Learning to drive a truck is a lot easier than it was in the old days, when people had to hand crank one to get it started–a tough endeavor that required numerous precautions to avoid getting kicked by the engine. Braking systems also needed a strong right foot for stopping. To be a driver back in the day, online sources say one had to attend a “brute force school of transportation.” While it was tough and dangerous, drivers somehow learned how to operate one well enough to get to where they needed to be.
In the early 1900s, most people used a horse and cart. There was no such thing as a “highway.” There were merely roads. Seeing a truck on any of those roads was a rare sight. Sources say there were only about 10,000 trucks in the entire country during that time. Described as cantankerous, they were equipped with solid rubber tires, making drive time rough and sometimes dangerous. Although evolving innovations got people talking about the idea of using more trucks for transport, it was actually the Army that more or less got the evolution of truck manufacturing underway.
During the war effort of World War I, a reported 227,000 new trucks were produced. The first convoy, led by the four wheel drive truck with a newly fitted cargo box, headed out on Feb. 8, 1912. It departed Washington, D.C. and arrived at Fort Benjamin Harrison in Indiana roughly six weeks and 1,500 miles later on March 28. This was one of the first road tests to see if trucks could haul more efficiently than the horse and cart. Testing revealed numerous challenges. While the journey was rough, it was evident that in the right circumstances, with good equipment and drivable roads, trucking could be a viable solution.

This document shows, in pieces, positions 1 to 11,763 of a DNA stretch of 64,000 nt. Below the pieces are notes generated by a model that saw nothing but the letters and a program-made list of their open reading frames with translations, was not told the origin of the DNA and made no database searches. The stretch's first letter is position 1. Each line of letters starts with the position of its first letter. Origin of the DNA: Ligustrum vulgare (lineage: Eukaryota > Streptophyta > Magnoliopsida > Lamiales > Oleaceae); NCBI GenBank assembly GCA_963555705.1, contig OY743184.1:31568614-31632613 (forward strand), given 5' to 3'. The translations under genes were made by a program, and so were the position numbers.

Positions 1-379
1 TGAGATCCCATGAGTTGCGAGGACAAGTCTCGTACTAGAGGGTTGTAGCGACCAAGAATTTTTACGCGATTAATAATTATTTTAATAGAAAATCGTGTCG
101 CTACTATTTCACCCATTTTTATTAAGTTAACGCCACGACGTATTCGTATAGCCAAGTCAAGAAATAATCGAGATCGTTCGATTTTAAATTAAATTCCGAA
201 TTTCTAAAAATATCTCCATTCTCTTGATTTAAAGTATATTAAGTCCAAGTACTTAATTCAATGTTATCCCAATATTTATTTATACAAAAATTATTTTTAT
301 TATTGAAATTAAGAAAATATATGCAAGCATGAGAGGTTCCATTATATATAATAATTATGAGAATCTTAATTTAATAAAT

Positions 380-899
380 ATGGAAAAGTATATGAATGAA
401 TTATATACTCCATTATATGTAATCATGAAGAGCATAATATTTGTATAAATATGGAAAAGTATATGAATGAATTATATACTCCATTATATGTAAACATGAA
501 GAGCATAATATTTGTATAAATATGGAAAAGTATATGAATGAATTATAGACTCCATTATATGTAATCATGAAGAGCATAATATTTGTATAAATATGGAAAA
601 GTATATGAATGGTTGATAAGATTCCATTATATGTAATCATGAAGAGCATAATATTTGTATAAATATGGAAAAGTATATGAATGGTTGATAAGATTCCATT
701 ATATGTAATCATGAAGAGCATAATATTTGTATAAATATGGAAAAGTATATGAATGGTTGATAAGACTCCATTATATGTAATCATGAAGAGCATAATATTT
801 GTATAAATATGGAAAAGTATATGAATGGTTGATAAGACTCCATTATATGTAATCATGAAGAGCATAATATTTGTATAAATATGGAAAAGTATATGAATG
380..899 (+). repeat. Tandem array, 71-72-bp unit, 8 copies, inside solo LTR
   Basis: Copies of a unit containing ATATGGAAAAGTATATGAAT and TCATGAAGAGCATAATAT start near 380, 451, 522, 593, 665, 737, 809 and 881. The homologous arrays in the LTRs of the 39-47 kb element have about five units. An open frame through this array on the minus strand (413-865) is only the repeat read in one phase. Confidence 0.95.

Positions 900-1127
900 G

Throughout the years, innovations continued as manufacturing orders increased. Soon the semi-trailer arrived, making a huge impact on the way freight and cargo were transported. According to online sources, there were less than 15,000 miles of paved roads throughout the country in 1914. During the next decade, the federal government spent $75 million on new road construction. By 1930, an estimated 329,000 long haul trucks were in operation bringing about the 1935 Motor Carrier Act, which presented a set group of regulations for all trucks operating within the country.
As the truck industry evolved, learning to drive became more of an entrepreneurial endeavor, bringing opportunity and excitement to those who ventured into the field. It was 1936 when brothers Jake & Ray Millis began to follow their own entrepreneurial dream. Driven by the will to succeed, they founded what is known today as Millis Transfer, Inc. Starting as a small distributor, the Millis family grew the company by expanding its territory and focusing on what the company does best: ‘getting it there’.
About Millis Transfer
Mills Transfer has an impressive service record earning the company dozens of “Carrier of the Year” awards. Headquartered in Black River Falls, Wis., Millis is also a Certified Top Pay Carrier with some of the best equipment on the road. Maintenance facilities and drop yards are strategically located throughout the company’s operating area. Its sister company, Millis Training Institute, offers five school locations that provide students with quality training in order to earn their CDL-A license. For more information please visit www.millistransfer.com, www.mtidriving.com or call 1-800-937-0880.